Goff, F., Adams, A.I., Trujillo, P.E., Counce, D., and Mansfield, J., 1993, Geochemistry of thermal/mineral waters in the Clear Lake region, California, and implications of hot dry rock geothermal development: Los Alamos, New Mexico, U.S. Department of Energy, Los Alamos National Laboratory, Technical Report LA-12510-HDR, 23 p., accessed September 26, 2014, at http://www.osti.gov/energycitations/servlets/purl/7090069-IdLmoI/native/7090069.pdf.

Mathany, T.M., and Belitz, Kenneth, 2015, Status and understanding of groundwater quality in the Northern Coast Ranges study unit, 2009—California GAMA Priority Basin Project: U.S. Geological Survey Scientific Investigations Report 2014–5215, 86 p. (Also available at https://pubs.usgs.gov/sir/2014/5215/.)

Mathany, T.M., Dawson, B.J., Shelton, J.L., and Belitz, Kenneth, 2011, Groundwater-quality data in the Northern Coast Ranges study unit, 2009—Results from the California GAMA Program: U.S. Geological Survey Data Series 609, 92 p. (Also available at https://pubs.usgs.gov/ds/609/.)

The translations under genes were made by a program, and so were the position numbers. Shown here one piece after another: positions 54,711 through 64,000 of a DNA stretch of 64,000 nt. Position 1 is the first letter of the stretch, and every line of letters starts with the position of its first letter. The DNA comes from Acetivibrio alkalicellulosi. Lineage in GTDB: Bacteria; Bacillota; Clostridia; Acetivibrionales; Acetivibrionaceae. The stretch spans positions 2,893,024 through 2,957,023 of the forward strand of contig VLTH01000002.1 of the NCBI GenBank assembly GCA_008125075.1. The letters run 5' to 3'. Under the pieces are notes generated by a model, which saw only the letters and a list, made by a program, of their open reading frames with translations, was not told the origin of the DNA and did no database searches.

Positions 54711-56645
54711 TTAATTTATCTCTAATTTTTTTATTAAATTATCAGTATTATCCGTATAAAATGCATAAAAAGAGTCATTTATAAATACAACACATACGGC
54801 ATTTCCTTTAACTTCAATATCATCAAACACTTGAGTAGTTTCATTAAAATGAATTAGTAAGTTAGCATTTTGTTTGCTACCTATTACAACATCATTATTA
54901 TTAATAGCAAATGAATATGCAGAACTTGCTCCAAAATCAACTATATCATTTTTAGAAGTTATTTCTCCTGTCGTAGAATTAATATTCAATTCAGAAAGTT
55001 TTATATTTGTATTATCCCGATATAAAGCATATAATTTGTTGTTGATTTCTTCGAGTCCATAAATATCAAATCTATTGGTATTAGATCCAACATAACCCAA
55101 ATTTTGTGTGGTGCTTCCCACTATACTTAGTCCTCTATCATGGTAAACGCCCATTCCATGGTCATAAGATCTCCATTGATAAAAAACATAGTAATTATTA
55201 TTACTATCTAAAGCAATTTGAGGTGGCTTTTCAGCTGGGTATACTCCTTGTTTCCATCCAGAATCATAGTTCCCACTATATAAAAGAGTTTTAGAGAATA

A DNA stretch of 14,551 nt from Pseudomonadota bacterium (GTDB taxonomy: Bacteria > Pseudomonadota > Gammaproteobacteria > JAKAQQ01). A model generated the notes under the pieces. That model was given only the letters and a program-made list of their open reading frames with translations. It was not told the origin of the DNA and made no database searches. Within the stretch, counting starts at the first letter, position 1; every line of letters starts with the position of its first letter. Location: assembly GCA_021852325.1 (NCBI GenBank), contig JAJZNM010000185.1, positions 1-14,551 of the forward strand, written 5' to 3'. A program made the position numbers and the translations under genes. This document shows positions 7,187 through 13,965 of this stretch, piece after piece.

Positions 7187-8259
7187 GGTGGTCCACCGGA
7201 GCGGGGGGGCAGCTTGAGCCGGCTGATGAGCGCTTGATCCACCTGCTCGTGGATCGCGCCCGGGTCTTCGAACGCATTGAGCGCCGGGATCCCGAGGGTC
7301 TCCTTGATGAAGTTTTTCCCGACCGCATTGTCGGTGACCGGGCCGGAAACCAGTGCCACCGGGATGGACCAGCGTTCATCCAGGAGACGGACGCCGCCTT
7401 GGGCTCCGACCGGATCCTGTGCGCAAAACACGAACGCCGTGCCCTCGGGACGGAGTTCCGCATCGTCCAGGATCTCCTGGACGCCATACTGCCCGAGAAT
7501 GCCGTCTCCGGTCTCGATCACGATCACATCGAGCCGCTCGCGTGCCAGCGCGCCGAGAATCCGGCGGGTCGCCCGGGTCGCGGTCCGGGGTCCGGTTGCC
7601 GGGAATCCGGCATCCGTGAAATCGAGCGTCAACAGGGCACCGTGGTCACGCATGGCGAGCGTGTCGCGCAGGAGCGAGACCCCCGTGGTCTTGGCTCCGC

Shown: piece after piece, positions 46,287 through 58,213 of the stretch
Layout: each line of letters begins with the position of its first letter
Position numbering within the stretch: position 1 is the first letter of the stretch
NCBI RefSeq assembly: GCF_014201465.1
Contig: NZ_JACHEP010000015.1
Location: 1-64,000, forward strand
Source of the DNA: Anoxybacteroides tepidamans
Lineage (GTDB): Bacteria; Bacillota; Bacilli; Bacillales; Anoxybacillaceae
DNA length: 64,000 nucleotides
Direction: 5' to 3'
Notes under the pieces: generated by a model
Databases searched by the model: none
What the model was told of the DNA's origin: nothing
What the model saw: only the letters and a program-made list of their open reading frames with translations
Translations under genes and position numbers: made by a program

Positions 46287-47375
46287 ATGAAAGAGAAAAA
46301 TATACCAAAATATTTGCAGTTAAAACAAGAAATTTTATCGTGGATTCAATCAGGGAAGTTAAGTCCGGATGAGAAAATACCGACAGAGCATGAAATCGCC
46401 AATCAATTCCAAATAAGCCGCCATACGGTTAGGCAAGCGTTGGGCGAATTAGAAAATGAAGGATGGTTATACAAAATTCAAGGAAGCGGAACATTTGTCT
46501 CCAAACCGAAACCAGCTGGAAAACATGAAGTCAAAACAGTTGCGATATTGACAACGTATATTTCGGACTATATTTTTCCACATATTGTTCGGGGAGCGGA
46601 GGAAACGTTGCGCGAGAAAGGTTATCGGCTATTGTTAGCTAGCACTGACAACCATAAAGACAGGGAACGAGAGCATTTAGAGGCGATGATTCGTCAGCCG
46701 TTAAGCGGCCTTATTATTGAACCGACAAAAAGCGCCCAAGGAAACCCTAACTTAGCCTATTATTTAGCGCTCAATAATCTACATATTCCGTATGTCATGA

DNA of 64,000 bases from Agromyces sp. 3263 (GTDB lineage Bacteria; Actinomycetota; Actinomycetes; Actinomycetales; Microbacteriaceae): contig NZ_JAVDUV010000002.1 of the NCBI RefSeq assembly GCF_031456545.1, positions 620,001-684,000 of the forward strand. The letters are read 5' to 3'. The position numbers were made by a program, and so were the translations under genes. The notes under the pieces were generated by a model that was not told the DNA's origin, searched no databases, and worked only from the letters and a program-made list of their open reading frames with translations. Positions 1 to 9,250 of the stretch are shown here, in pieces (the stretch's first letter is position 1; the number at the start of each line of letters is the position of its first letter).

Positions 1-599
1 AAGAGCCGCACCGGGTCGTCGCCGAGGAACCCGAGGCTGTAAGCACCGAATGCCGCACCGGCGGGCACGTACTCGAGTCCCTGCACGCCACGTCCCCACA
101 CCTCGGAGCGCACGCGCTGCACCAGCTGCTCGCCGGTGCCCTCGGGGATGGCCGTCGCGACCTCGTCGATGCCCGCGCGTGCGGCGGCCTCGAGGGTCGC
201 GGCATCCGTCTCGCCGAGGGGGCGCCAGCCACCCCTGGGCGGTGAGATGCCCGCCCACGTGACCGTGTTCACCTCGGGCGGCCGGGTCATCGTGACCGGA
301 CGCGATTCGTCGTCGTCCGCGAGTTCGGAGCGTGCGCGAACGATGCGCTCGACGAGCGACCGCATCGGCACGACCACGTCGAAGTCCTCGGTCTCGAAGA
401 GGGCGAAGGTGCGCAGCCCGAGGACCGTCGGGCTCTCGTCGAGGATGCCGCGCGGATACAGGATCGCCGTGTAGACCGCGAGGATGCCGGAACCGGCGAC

Peters, K.E., 1993, D-18O enriched waters of the Coast Range Mountains, northern California—Connate and ore-forming fluids: Geochimica et Cosmochimica Acta, v. 57, no. 5, p. 1093−1104. (Also available at https://dx.doi.org/10.1016/0016-7037(93)90043-V.)

First posted February 25, 2015

For additional information

Technical reports and hydrologic data collected for the GAMA Program may be obtained from

GAMA Project Chief
U.S. Geological Survey
California Water Science Center
6000 J Street, Placer Hall
Sacramento, CA 95819
Telephone number: (916) 278-3100
WEB: http://ca.water.usgs.gov/gama

GAMA Program Unit Chief
State Water Resources Control Board
Division of Water Quality
PO Box 2231, Sacramento, CA 95812
Telephone number: (916) 341-5779
WEB: http://www.waterboards.ca.gov/gama

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Suggested citation:

Mathany, T.M., and Belitz, K., 2015, Groundwater quality in the Northern Coast Ranges Groundwater Basins, California: U.S. Geological Survey Fact Sheet 2014–3114, 4 p., https://dx.doi.org/10.3133/fs20143114.

ISSN 2327-6916 (print)

ISSN 2327-6932 (online)